How compo fraudsters could face jail in perjury crackdown
Offence of perjury being examined as fake injuries pushing up premium costs
The Department of Justice is looking at strengthening the law to clamp down on people lying for cash in personal injuries claims.
Proposals include bolstering the legal status of the insurance claims form so that lying would amount to perjury - which could ultimately result in a fine or jail sentence for perjurers.
The department is doing an analysis of the need for a new statutory offence of perjury - currently it is a common law offence - and it is very difficult to prosecute insurance fraudsters who lie.
But pressure is growing on Justice Minister Charlie Flanagan to rapidly introduce a statutory offence of perjury.
Mr Flanagan's department is examining whether the law needs to be strengthened to create the statutory offence of perjury, something that is in place in other common law jurisdictions.
It comes after pressure from small and medium-sized business group Isme, which claims that strengthening the laws around perjury would make it easier to prosecute professional claimants who make up injury claims for cash.
Isme chief executive Neil McDonnell said he was disappointed Mr Flanagan's officials were only examining the option of creating a offence, instead of committing to it.
Isme made a detailed submission to the department in a bid to tackle false and exaggerated injury claims.
Mr McDonnell said Ireland was the only common law jurisdiction that did not have a statutory offence of perjury.
"The claims situation is running out of control and needs to be addressed," Mr McDonnell said.
"We have to have the bottle to call a lie a lie. It is completely unacceptable that Irish law facilitates the rip-off of Irish businesses and Irish motorists through false and exaggerated claims."
The absence of a statutory offence of perjury means prosecutions for perjury are very rare. If perjury was categorised as a statutory offence, it would mean that on conviction a person could face jail time or at the very least a hefty fine.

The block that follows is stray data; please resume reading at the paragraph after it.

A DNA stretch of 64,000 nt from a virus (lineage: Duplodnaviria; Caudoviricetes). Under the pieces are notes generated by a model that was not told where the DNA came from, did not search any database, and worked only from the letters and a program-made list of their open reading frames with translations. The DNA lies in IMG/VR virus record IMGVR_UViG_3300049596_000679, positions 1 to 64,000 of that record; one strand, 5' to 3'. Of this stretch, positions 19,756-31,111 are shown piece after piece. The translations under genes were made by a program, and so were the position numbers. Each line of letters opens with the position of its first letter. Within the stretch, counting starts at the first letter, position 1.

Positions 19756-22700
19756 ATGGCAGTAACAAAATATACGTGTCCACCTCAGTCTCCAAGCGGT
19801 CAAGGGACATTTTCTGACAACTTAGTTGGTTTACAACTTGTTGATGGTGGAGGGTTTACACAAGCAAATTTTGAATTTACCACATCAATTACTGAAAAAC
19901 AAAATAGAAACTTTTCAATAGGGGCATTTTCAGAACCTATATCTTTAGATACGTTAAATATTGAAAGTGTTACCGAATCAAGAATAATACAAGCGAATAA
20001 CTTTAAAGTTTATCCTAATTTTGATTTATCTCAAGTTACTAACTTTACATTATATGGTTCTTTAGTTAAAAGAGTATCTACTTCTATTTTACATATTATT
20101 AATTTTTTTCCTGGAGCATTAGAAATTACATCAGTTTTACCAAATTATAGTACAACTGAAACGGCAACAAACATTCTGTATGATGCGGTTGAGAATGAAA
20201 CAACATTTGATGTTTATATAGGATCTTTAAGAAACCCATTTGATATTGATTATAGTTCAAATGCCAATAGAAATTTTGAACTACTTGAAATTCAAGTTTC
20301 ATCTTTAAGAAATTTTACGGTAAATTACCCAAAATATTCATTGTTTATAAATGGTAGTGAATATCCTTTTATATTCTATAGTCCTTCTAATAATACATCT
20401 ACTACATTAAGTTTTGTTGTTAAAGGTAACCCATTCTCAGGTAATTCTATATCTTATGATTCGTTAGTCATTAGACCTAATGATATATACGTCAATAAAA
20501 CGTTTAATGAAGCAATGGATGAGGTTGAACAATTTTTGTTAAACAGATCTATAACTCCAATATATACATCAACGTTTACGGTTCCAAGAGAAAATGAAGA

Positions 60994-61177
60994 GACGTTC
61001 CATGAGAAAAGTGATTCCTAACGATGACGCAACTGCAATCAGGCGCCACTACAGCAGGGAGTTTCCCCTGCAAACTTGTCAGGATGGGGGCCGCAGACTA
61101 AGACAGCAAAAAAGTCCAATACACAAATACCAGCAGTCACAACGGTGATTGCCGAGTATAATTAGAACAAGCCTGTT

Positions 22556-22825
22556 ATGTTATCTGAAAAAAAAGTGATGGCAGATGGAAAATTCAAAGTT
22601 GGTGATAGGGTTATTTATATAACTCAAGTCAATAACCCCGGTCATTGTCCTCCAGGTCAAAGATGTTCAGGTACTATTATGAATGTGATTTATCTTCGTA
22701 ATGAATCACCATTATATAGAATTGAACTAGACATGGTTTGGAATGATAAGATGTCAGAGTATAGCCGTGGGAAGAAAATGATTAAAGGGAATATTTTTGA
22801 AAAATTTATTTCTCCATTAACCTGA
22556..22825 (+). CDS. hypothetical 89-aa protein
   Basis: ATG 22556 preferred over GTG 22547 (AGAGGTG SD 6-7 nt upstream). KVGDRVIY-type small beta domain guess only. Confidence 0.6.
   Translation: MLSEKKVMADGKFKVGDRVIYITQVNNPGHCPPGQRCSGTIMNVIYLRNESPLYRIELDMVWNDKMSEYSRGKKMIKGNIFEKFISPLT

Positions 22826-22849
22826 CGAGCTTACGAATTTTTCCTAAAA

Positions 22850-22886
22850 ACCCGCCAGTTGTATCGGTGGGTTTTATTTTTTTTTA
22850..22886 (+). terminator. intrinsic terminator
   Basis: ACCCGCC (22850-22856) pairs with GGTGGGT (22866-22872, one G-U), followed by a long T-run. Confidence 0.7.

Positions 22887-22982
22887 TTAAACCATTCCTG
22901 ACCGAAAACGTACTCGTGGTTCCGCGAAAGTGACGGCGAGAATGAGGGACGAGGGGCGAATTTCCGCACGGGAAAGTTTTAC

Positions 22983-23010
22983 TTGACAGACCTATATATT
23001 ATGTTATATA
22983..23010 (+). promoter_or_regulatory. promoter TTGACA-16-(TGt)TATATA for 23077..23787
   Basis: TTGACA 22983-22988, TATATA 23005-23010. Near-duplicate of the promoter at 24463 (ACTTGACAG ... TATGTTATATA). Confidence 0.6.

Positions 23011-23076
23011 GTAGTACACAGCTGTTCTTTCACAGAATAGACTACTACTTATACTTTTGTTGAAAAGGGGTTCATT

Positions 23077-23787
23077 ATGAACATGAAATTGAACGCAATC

Legal researchers employed by Isme could only find one case of a person being prosecuted for perjury. "We want to flag to judges that it is not acceptable to tell lies to extract money," Mr McDonnell said.
A spokesman for Mr Flanagan said that an offence of perjury was already in common law, and there have been prosecutions under it.
"Notwithstanding this, Minister Flanagan has asked officials to examine the case made by Isme for a statutory offence of perjury, in consultation with relevant authorities," the spokesman said.
The call comes after recent market research carried out by Amárach and commissioned by Insurance Ireland found half of those surveyed believed there were few downsides to making a false or exaggerated claim.
Fraudulent activity costs the general insurance industry €200m a year. This costs the average motorist €50 a year.
Some put the cost at a higher level. It is cited as one of the key reasons that motor insurance premiums have shot up by a combined 70pc in the past three years, according to Department of Finance figures.
The pressure to come down harder on career claimants and those who exaggerate personal injuries comes as fast-food chain Supermac's has advertised for a claims manager. Owner Pat McDonagh said he supported the call for a statutory law of perjury.
"There are around 35 claims a year in the 120 Supermac's outlets in this country. That is up 20pc in the last two years," he added.